Now the business world is slowly emerging from it cocooned home office, and face-to-face meetings, conferences and negotiations are once again occurring, many of us will be using the services of interpreters to help us communicate with our foreign colleagues, guests and clients.
However, it may have been some time (almost two years have passed since the start of the covid pandemic) since last working with an interpreter, so we thought it wise to revisit (and revise) our top tips for preparing to work with interpreters.
Even with the best laid plans things can go wrong but advance planning and preparation for working with interpreters is key to success.
Initially your planning and preparation for interpreters should consist of:
• What type of interpreting best suits your situation?
• What languages do you need?
• Do you require specialist interpreting equipment?
• What is your budget?
Once you’ve answered the questions above, you can then consider which interpreters you’d like to use and hire them for the role.
Give your chosen interpreters as much additional information about the event, speakers, participants, industry, topics, and so on, as you can so that they can make the right language choices and effectively communicate the intended message.
The information you give them should be made available to them at the earliest moment so they have time to prepare and can perform at their best.
You want your interpreter to do a good job and in order to do this, they will need as much information as possible and they’ll need it in advance of the day.
The following list highlights what your interpreter will need and why.
• List of speakers/participants – when interpreting for a conference or complex meeting, a list of speakers or participants with a short bio (and photo if possible) about each individual should be given to the interpreters. They will use this to research each person and to give them a ‘sense’ of the person for whom they are interpreting. During a meeting it also means the interpreters know who is who!
• Speeches/notes – although interpreting is fairly impromptu, having a copy of the speech or notes for the meeting will allow your interpreters to prepare some of their work ahead of time. This gives a better end result and ensures that there is no confusion in meaning or context.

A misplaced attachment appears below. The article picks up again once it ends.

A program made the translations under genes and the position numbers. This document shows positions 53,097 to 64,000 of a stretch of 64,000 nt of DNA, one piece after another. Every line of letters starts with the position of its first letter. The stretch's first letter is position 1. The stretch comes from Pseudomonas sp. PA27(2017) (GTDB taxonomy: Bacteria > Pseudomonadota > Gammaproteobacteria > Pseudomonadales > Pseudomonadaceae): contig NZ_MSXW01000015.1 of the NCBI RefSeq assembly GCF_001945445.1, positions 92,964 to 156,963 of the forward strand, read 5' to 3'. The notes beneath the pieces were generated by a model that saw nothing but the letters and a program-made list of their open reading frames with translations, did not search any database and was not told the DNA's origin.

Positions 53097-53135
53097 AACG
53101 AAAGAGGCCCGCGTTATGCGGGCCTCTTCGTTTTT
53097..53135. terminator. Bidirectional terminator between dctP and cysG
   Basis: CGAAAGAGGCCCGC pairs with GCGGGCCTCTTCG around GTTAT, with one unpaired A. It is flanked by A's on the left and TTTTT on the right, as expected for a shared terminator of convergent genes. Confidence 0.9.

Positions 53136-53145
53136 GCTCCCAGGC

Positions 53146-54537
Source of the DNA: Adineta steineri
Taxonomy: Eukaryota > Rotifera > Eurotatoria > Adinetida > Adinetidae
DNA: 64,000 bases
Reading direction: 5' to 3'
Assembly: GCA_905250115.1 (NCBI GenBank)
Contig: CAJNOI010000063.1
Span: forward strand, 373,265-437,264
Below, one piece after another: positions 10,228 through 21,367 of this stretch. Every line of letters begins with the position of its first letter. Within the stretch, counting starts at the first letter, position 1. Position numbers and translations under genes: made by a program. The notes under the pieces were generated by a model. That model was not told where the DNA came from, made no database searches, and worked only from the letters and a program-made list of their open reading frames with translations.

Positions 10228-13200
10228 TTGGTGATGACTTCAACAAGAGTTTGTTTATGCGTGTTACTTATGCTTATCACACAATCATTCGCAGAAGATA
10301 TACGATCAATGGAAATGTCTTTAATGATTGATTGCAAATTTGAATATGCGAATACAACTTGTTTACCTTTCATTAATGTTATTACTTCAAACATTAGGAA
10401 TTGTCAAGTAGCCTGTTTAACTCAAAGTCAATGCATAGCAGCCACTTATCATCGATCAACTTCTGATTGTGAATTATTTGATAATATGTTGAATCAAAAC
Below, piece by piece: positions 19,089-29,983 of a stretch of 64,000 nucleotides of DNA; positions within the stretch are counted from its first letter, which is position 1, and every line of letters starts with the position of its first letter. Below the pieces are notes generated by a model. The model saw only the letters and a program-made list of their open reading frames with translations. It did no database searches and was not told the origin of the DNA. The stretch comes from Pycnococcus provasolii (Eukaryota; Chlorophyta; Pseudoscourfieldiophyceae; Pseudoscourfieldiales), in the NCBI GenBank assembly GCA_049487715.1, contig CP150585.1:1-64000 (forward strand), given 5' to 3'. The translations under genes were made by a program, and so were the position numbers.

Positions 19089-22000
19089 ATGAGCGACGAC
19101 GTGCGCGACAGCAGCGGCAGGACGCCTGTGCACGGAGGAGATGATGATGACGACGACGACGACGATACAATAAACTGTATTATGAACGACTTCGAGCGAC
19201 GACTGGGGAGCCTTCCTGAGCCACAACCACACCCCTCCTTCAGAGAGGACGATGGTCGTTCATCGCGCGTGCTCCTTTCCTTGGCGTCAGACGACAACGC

• Agenda – a copy of the planned agenda helps interpreters understand schedules, breaks, and planned timings.
• Background material – any additional information regarding subject matter, industry terminology, reports, previous meeting agendas, and so on, all help the interpreters gain insights into the cohorts and event.
• Website links – excellent as an additional source of information for interpreters about participants and industry insights.
• Contact details – this isn’t always necessary (or required) but if there are highly technical industry terms or the interpreter has a query about something, it is helpful to have a direct number to call or an email address in order to discuss it. One point of contact is often best as it saves time passing messages and waiting for responses.
• PowerPoint presentations – these can be helpful so that interpreters can prepare in alignment with slides and speeches.
• Audience Participation – if audience participation is expected at a conference, to which the interpreter will need to respond, let them know in advance. The opportunity to discuss potential topics with speakers before the event, or on the day, is advantageous.
• Q&A – your interpreters and speakers may have questions for each other. Give them the opportunity before the event to discuss any queries. It might be possible to do this on the day if time allows before the event. Also, if there is to be a Q&A session during the conference, make sure your interpreter knows this in advance and is fully prepared.
Your interpreters will work hard on the day of your event or meeting to ensure you get the best language service possible.
Make sure they are comfortable and have everything they need from you on the day.
Show them where the facilities are, offer water or snacks, and explain any safety measures needed.
Consider covid precautions necessary to keep interpreters, additional staff and guests as safe as possible while still allowing for an intimate and friendly event.
Test equipment as early as possible on the day, not just for the speakers and interpreters but also any headsets for the audience or participants.
All professional interpreters are bound by confidentiality agreements so they understand the need for discretion and privacy. Any documents or information you give them will be safely stored until no longer required.
Any additional information you might need when using interpreting services can be found here.
Alternatively, you can contact a member of the Creative Word team, who will be more than happy to answer any questions.
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